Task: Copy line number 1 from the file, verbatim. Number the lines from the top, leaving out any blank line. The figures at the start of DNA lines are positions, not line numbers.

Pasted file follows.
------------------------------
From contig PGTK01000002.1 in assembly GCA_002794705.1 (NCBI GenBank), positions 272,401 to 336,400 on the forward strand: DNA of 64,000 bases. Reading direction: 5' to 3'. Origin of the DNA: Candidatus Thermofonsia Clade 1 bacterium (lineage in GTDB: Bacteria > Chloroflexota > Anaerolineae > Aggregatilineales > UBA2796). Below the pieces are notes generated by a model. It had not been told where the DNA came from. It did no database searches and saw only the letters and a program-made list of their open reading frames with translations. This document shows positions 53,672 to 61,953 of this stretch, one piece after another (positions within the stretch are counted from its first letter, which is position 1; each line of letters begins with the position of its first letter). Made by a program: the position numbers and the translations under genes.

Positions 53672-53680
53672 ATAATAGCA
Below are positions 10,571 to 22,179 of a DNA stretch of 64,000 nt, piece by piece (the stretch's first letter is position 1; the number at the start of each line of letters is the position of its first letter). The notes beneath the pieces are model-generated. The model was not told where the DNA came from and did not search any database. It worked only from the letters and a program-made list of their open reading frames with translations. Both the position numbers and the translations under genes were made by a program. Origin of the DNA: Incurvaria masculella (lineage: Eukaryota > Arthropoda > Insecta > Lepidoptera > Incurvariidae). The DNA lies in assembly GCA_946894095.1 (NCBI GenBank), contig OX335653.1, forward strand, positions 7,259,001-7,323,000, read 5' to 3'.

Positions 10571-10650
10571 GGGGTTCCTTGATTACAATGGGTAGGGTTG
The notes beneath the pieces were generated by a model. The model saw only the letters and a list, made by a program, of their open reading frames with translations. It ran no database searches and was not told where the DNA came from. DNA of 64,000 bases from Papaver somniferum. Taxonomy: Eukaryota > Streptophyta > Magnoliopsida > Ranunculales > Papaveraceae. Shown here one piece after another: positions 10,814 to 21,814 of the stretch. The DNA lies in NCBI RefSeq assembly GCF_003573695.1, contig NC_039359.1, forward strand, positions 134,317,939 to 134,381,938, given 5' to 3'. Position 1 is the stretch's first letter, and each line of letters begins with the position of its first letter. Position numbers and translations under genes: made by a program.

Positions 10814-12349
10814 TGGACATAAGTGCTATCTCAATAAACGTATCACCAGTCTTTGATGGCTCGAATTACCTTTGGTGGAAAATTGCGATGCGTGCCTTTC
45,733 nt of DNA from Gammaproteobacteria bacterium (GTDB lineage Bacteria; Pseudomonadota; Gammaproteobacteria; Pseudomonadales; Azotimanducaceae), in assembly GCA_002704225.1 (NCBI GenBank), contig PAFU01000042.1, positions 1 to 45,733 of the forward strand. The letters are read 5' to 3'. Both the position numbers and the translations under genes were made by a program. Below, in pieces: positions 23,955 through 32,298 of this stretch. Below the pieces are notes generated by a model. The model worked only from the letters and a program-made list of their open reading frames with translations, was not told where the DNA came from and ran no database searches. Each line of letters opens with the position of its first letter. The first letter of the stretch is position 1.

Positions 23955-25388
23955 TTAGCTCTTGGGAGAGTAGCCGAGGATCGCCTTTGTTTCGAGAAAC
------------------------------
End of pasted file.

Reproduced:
From contig PGTK01000002.1 in assembly GCA_002794705.1 (NCBI GenBank), positions 272,401 to 336,400 on the forward strand: DNA of 64,000 bases. Reading direction: 5' to 3'. Origin of the DNA: Candidatus Thermofonsia Clade 1 bacterium (lineage in GTDB: Bacteria > Chloroflexota > Anaerolineae > Aggregatilineales > UBA2796). Below the pieces are notes generated by a model. It had not been told where the DNA came from. It did no database searches and saw only the letters and a program-made list of their open reading frames with translations. This document shows positions 53,672 to 61,953 of this stretch, one piece after another (positions within the stretch are counted from its first letter, which is position 1; each line of letters begins with the position of its first letter). Made by a program: the position numbers and the translations under genes.